Capsaicin, whether you call it the essence of flavor or the distillation of pain (ed: it's the latter), at its core capsaicin is what drives everything we call spicy. Using this as their inspiration AMD's Radeon Technologies Group will be holding a press event for GDC, and they are naming said event after this terrifically terrifying substance.

The press event, which we will be present for, will also be getting a live webcast that will be available on AMD’s investor relations page next week on Monday March 14th, at 4:00 PM PT. After concluding the event a replay will be available to watch a few hours later, along with YouTube access as well.

At the event RTG plans on showcasing their own hardware, software, and gaming partners. As Capsaicin is the reason for that fire that inspires dishes worldwide, RTG will explore what they call the “inner essence” of the GPU and how it powers innovations that we will see in gaming and VR. Along these lines RTG plans to show the latest advancements drive both the enthusiast and developer communities as we approach a growing virtual reality market.

Meanwhile, that AMD is broadcasting a webcast should be considered significant. Due to Security and Exchange Commission rules, AMD is required to reveal certain types of information to investors at the same time as the press. In previous instances where AMD has announced a webcast via their investor relations site, there have been new product announcements. So it is reasonable to expect the same here.

For more information, please see the Capsaicin webcast announcement page

Source: AMD

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  • BrokenCrayons - Wednesday, March 9, 2016 - link

    AMD is misguided as usual with their focus on small volume halo products that support relatively obscure technologies that are essentially passing fads like virtual reality. There's just too much expense behind support VR and too little inventive for developers who make programs that use DX12 to invest in it. AMD needs to move forward by pushing for OEM deals in laptops where there are still fairly high sales rates. Focusing their efforts on the handful of gaming desktops is foolish. Yes, there's a little bit of growth in desktop gaming, but those systems are a tiny shred of a declining desktop market. Build better GPUs for laptops and skip the VR until it's practical for VR to work on integrated GPUs where there's only an additional expense of the headset for people who want to deal with that kind of entertainment instead of the headset and multiple GPUs that aren't even going to get next generation game support. Reply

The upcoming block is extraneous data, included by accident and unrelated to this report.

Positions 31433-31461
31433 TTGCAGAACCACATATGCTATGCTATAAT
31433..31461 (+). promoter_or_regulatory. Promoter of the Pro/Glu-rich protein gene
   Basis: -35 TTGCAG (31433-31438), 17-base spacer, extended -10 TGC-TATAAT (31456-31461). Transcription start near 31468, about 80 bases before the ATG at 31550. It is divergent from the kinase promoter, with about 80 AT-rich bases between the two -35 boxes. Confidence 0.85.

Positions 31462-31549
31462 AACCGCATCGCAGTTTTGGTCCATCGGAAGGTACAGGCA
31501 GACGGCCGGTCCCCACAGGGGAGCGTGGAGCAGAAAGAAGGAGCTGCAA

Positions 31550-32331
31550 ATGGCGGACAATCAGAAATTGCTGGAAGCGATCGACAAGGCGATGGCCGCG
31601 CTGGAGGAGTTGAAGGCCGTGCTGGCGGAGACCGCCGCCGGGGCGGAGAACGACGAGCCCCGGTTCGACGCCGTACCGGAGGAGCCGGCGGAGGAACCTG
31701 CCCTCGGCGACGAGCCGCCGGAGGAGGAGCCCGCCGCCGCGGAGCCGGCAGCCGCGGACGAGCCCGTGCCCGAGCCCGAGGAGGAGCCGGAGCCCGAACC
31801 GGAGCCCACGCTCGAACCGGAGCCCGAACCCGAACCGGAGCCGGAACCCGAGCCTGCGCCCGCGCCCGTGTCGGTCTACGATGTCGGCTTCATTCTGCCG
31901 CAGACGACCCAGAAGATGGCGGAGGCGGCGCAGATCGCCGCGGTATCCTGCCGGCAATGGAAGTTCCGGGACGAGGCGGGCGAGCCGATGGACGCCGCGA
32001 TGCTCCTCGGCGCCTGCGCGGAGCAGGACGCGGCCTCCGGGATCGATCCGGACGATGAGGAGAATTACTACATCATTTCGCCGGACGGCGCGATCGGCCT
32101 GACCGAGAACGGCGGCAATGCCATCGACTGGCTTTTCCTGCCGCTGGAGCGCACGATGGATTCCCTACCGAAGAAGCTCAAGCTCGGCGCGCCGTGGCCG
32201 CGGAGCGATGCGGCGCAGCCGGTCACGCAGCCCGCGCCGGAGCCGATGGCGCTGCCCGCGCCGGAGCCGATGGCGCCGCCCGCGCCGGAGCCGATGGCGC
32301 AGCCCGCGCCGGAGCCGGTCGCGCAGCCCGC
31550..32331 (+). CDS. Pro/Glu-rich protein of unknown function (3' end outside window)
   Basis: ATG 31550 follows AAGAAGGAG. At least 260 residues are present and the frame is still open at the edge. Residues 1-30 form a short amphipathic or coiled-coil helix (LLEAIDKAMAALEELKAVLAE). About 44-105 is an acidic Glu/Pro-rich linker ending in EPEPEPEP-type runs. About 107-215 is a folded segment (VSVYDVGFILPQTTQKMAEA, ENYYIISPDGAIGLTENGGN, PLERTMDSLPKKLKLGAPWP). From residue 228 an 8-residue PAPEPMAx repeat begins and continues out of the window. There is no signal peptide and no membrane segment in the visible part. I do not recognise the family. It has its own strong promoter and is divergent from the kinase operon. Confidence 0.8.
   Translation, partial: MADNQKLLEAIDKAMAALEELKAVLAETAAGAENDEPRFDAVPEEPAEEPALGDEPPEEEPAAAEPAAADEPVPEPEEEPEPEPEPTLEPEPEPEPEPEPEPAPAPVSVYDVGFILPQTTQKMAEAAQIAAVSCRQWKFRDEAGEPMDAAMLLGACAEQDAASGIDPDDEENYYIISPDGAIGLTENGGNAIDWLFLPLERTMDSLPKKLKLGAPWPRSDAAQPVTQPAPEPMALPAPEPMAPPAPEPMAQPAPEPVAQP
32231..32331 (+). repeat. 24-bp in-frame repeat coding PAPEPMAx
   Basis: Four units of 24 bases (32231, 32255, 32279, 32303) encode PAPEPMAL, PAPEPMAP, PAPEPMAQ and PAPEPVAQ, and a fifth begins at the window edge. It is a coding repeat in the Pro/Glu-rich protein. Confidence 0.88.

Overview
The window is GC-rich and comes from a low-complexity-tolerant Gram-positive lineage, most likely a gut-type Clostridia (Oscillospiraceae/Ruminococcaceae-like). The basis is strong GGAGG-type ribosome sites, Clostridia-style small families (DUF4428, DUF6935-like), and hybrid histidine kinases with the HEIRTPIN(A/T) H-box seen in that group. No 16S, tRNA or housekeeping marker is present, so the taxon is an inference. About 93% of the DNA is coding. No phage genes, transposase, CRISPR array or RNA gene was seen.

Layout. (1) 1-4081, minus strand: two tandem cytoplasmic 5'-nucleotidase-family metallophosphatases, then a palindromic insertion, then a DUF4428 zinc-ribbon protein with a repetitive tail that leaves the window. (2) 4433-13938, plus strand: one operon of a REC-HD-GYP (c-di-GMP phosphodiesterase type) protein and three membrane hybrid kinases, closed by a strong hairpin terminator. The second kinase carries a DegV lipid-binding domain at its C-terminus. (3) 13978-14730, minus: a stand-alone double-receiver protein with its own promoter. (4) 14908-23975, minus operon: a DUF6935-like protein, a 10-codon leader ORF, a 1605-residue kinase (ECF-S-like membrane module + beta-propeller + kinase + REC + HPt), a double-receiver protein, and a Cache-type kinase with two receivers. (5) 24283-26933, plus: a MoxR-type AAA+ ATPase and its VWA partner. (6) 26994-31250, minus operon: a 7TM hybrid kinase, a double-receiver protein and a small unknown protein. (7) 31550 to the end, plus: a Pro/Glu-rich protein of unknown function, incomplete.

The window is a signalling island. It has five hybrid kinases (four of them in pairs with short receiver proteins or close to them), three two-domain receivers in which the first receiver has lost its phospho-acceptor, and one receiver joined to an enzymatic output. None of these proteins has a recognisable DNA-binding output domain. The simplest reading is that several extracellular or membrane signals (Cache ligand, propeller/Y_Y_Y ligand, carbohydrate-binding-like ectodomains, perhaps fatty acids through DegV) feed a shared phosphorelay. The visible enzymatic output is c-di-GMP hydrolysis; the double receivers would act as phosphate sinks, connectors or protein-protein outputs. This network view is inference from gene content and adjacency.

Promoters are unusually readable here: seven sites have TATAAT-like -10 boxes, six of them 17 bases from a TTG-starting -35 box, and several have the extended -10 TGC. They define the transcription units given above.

• Murloc - Wednesday, March 9, 2016 - link

    waiting for VR to work on integrated GPUs is excessive since people have been using discrete GPUs for normal gaming for years without complaining.

    I think AMD gets involved in all sorts of stuff because they just can't beat the competitors through sheer performance and lower power consumption.
    Reply
  • BrokenCrayons - Wednesday, March 9, 2016 - link

    The number of people using discrete GPUs for gaming is a state of decline. Integrated graphics that were "good enough" in their time have existed for quite a while thanks to Intel's efforts with the GMA and HD series. Due in no small part to the shift from desktop to more mobile platforms, discrete GPUs are ever becoming more of a rarity. At the same time, game sales have increased because integrated graphics cards bundled in inexpensive computers now have the ability to run many games at acceptable (acceptable to average consumers) settings that give them reasonable performance. If VR is ever going to become popular, it needs to have a very low entry cost. In order for developers to see value in supporting VR, there has to be an incentive tied to additional profit otherwise the publisher will mandate the developer skip VR support (the same holds true for multi-GPU support in DirectX 12). So yes, widespread and socially-acceptable VR that has the support of software and hardware must be usable with very low cost computers in order to more than a few ripples in the proverbial computing pond. Reply
  • medi03 - Wednesday, March 9, 2016 - link

    AMD has cheaper GPUs that beat all competitor card, except the 1k$ one.

    And on power consumption front, it's 10-15% more performance for with roughly 20% more power.
    Reply
  • richardginn - Wednesday, March 9, 2016 - link

    How much Capsaicin are we talking about here???

    Bell Pepper level?
    Jalapeno level?
    Thai Chili level?
    Habanero Level?
    Ghost Chili Level?
    Carolina Reaper level??
    Reply
  • Danvelopment - Wednesday, March 9, 2016 - link

    These would all make great codenames for each family. Carolina Reaper would be a quad chip GPU and would release at the height of Winter. Reply
  • Ammaross - Monday, March 14, 2016 - link

    Trinidad Scorpion: only available for GPU compute in supercomputers. Melts if not liquid cooled in a LiNO2 bath. Reply

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